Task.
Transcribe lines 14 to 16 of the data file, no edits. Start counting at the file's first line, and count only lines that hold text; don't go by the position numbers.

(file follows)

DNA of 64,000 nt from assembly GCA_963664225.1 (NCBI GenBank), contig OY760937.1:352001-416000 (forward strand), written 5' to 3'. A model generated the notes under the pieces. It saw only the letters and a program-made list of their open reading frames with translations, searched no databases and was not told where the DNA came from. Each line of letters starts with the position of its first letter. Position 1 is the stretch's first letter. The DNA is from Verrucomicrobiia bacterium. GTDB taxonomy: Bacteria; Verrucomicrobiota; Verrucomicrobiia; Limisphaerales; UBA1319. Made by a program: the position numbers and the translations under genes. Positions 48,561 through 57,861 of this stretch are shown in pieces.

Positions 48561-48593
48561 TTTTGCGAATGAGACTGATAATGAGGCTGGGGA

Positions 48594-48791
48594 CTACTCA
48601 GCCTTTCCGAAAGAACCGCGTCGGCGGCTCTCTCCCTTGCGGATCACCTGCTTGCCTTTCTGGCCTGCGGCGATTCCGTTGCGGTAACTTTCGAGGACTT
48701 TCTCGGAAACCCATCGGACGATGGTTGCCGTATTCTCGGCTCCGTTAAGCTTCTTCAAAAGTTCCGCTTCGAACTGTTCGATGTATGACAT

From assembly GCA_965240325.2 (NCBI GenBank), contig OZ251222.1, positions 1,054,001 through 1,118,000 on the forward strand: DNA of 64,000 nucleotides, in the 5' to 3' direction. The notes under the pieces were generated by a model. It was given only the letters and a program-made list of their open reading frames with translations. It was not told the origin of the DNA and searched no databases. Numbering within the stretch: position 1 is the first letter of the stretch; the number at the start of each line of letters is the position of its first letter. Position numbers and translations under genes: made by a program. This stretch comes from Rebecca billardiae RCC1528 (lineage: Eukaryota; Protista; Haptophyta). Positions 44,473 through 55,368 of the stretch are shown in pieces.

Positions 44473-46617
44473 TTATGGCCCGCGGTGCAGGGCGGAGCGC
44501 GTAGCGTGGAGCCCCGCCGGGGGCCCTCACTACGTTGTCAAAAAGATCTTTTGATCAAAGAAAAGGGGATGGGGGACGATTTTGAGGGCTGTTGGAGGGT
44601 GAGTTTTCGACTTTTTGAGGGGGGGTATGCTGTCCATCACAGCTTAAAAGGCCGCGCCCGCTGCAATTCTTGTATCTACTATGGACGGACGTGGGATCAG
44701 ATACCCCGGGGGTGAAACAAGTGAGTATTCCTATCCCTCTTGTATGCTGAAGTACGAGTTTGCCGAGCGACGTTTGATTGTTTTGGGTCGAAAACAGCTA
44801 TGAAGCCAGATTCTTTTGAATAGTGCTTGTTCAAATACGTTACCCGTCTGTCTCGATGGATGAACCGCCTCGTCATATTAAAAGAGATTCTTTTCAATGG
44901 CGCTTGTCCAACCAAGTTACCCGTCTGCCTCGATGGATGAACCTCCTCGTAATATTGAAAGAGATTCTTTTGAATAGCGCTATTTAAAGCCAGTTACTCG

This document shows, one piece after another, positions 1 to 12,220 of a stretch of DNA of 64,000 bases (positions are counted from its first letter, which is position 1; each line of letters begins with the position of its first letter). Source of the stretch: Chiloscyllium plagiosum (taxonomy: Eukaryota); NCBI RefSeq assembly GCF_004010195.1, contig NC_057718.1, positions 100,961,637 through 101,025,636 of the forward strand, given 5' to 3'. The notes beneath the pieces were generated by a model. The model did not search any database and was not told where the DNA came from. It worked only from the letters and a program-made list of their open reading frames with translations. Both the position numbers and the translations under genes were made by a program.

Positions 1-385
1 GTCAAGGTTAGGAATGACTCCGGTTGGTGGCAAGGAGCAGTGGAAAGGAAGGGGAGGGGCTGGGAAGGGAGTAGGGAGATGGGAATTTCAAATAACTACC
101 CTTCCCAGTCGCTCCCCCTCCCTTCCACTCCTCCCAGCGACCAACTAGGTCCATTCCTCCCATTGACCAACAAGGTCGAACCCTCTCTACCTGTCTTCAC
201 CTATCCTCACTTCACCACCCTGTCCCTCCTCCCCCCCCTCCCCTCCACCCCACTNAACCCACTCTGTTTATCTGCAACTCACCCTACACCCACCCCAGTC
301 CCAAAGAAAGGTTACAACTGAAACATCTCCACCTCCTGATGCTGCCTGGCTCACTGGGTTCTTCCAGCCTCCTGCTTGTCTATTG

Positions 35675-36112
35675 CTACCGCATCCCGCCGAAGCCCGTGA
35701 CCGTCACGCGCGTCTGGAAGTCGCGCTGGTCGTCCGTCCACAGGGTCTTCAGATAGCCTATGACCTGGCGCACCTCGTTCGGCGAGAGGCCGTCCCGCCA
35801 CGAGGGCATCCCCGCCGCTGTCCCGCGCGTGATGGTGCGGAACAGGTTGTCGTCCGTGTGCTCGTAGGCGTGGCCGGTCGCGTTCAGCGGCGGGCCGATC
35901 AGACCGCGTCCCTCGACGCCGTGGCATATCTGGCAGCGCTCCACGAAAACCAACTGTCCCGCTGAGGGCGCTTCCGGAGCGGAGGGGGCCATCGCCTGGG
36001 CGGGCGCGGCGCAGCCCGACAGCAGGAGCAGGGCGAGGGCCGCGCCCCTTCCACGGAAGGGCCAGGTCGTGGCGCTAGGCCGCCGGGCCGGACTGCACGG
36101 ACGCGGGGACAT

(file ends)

44801 TGAAGCCAGATTCTTTTGAATAGTGCTTGTTCAAATACGTTACCCGTCTGTCTCGATGGATGAACCGCCTCGTCATATTAAAAGAGATTCTTTTCAATGG
44901 CGCTTGTCCAACCAAGTTACCCGTCTGCCTCGATGGATGAACCTCCTCGTAATATTGAAAGAGATTCTTTTGAATAGCGCTATTTAAAGCCAGTTACTCG

This document shows, one piece after another, positions 1 to 12,220 of a stretch of DNA of 64,000 bases (positions are counted from its first letter, which is position 1; each line of letters begins with the position of its first letter). Source of the stretch: Chiloscyllium plagiosum (taxonomy: Eukaryota); NCBI RefSeq assembly GCF_004010195.1, contig NC_057718.1, positions 100,961,637 through 101,025,636 of the forward strand, given 5' to 3'. The notes beneath the pieces were generated by a model. The model did not search any database and was not told where the DNA came from. It worked only from the letters and a program-made list of their open reading frames with translations. Both the position numbers and the translations under genes were made by a program.